The Holocaust started in 1933, when Adolf Hitler was appointed chancellor of Germany.
Hitler’s rise to power was fueled by his hatred of Jews, which he blamed for all of Germany’s problems. He believed that the German people were being poisoned by Jewish influences and that the only way to save Germany from destruction was to rid it of Jews.
Hitler’s anti-Semitic rhetoric and policies led to the persecution of Jews in Germany. In 1933, a law was passed that required all Jews in Germany to register with the government, along with their assets and property. By 1935, all Jews had lost their right to vote, hold public office or be employed by the government. In 1936, they were banned from marrying non-Jews or owning businesses or properties. In 1938-1939, thousands of Jewish businesses were vandalized or destroyed by mobs across Germany. The Nazi regime also set up ghettos where Jews were forced to live under brutal conditions; many died from starvation and disease there before being sent off to concentration camps where they would be worked or starved to death.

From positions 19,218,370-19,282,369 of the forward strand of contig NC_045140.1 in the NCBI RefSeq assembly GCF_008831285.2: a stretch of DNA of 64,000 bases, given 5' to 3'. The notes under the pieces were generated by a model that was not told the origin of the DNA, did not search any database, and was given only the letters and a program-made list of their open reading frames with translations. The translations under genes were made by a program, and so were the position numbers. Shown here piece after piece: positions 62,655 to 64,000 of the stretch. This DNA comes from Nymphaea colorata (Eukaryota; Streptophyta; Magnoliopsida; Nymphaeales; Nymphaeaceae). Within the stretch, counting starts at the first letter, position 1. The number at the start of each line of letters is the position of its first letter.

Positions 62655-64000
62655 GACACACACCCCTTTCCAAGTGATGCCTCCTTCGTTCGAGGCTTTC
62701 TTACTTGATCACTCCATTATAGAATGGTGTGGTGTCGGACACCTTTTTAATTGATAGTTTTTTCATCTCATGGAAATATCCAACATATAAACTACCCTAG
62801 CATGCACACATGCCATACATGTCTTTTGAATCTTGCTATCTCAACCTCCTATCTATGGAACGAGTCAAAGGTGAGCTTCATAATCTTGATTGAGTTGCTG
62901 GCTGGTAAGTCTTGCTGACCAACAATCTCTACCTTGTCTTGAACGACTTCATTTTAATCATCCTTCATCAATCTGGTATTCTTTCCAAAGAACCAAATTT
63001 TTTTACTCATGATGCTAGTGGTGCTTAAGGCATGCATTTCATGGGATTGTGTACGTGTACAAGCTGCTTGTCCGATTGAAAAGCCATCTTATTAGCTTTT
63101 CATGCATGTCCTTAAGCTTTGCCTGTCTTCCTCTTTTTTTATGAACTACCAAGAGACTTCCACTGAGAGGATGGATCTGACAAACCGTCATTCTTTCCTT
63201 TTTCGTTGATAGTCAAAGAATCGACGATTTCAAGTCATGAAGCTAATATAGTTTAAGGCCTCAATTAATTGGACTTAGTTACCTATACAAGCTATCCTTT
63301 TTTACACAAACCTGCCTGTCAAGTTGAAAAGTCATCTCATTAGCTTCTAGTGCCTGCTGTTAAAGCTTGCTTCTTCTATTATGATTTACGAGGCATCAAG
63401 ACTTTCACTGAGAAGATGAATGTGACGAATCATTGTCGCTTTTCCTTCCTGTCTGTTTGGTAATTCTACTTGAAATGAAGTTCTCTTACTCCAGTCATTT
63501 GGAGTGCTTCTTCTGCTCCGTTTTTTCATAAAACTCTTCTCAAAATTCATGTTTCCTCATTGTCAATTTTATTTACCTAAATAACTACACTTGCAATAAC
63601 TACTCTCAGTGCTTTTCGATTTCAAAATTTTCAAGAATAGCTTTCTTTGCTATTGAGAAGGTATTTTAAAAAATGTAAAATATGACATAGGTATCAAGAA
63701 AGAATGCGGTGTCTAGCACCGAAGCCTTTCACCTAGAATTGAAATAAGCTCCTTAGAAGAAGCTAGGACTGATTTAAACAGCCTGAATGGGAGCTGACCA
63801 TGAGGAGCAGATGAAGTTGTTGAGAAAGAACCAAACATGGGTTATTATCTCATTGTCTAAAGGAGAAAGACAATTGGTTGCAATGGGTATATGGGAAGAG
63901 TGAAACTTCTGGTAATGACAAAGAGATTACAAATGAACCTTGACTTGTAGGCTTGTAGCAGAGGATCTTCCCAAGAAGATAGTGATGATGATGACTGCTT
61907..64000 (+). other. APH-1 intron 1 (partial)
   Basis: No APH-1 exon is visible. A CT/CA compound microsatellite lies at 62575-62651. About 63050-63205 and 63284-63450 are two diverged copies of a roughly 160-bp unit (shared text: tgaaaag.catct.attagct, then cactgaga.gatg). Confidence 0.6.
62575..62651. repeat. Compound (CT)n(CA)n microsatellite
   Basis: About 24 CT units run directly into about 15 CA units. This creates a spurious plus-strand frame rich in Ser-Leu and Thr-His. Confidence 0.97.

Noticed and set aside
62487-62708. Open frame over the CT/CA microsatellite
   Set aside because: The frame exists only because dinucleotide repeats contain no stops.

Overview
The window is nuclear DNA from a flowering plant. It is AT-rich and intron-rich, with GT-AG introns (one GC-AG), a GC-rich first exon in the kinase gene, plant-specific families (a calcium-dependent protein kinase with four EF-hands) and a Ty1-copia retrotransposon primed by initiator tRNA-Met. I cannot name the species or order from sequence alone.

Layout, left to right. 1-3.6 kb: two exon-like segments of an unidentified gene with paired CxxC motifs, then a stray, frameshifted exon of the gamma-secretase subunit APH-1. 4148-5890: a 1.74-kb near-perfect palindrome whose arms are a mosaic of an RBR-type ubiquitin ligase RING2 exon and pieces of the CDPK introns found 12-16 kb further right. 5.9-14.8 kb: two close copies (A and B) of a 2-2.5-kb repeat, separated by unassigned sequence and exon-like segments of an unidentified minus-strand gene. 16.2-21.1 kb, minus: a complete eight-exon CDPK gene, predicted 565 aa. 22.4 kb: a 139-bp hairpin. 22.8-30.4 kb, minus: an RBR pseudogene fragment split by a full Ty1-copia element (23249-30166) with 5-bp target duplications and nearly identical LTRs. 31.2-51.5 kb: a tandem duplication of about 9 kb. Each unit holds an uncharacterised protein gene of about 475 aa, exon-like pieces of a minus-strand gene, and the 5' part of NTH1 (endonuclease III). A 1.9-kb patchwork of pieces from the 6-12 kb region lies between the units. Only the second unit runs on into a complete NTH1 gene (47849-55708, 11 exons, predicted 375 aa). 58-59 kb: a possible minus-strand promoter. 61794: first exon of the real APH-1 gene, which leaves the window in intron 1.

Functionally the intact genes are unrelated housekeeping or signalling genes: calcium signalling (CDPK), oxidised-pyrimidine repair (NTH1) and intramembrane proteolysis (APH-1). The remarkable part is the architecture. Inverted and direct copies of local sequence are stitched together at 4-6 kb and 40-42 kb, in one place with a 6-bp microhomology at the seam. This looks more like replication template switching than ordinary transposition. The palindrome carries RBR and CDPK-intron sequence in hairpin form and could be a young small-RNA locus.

The Nazi regime’s persecution of Jews culminated in the mass murder of six million Jews in concentration and extermination camps during World War II (the Holocaust). These included Auschwitz-Birkenau.